7. Be prepared. If you are the captain, you need to be prepared with the safety rules for your craft and make your guests aware as well. Know state and local laws for the body of water you’re on. Set a good example by always wearing a life jacket and having enough life jackets for each person onboard. Beyond that, make sure to have the appropriate fit.
  8. Fuel and go. At the fuel dock, get fuel, pay your bill, and move out of the way. If you need to buy additional supplies, relocate your boat. Don’t forget to run your blower before starting.
  9. Anchoring and mooring. Enter an anchorage or mooring area at a slow speed. Don’t create a wake that will disrupt other anchored boats. The first boat sets the tone. Mimic how they tie off, how much line you use and how much distance you allow between you and other boats. The busier the boat, the more space you should give yourself.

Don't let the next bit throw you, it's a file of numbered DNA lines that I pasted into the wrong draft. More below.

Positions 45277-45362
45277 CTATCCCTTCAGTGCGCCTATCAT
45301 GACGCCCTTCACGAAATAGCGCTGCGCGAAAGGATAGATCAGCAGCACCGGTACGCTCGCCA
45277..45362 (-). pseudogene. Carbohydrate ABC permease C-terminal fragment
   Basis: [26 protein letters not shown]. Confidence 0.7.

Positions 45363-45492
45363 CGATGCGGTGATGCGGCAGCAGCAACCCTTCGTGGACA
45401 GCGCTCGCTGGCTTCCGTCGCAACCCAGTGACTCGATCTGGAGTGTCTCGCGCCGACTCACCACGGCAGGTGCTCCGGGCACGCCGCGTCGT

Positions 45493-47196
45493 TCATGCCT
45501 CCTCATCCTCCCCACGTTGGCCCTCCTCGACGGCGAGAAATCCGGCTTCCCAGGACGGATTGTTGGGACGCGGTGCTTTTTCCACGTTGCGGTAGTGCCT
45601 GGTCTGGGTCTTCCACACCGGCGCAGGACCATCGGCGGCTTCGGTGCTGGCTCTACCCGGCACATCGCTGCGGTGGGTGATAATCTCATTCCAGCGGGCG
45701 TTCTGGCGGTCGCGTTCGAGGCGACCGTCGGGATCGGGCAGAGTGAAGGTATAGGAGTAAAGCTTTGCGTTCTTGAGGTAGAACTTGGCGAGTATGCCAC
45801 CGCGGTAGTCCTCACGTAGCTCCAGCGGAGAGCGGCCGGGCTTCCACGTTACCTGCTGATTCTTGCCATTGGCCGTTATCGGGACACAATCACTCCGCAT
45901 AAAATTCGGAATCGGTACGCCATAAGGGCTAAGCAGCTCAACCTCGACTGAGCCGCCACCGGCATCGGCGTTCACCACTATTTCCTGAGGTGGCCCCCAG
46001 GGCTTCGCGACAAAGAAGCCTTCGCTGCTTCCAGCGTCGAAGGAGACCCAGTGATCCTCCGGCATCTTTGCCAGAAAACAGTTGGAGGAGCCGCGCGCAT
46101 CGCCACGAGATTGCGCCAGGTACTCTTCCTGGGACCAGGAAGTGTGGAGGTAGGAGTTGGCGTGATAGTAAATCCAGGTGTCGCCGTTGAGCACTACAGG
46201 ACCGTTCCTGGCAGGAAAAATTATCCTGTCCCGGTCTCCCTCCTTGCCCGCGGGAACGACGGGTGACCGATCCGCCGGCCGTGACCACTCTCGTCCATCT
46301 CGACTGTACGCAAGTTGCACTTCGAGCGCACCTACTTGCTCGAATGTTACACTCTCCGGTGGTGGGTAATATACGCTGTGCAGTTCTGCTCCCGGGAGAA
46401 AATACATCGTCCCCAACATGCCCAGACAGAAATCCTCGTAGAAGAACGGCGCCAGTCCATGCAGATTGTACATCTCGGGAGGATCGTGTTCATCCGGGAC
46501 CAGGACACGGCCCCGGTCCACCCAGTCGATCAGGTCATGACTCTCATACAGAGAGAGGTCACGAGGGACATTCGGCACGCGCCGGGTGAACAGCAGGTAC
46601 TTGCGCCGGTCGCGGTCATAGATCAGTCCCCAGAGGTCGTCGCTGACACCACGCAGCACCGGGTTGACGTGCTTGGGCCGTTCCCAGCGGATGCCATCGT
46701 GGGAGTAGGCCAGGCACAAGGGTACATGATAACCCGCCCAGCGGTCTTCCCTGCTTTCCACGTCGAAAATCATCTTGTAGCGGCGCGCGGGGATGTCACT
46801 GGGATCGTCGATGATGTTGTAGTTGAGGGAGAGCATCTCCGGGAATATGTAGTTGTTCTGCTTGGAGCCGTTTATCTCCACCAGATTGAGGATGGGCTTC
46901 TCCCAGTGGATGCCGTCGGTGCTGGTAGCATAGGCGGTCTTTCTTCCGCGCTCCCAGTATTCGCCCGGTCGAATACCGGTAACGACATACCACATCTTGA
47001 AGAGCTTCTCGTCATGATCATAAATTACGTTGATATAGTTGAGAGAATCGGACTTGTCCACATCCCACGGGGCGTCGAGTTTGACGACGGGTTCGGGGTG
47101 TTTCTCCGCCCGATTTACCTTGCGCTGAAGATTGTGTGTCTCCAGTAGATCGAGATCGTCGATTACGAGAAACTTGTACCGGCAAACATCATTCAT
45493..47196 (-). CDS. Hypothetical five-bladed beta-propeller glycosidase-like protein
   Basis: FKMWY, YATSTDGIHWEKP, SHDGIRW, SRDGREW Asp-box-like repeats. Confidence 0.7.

10. Be polite — give a wave. When passing another boat, give a little wave hello. Boating is all about having fun and being part of the boating community. Embrace it, enjoy it, and share it for generations to come.

If you have specific questions that you would like answered in this column or in person, please feel free to contact me anytime using one of the following methods: By email at ; by phone at 218-547-1424 or 800-450-2677; or by mail or in person at the Cass County Sheriff’s Office, 303 Minnesota Ave. W, P.O. Box 1119, Walker, MN, 56484.

What To Read Next
Get Local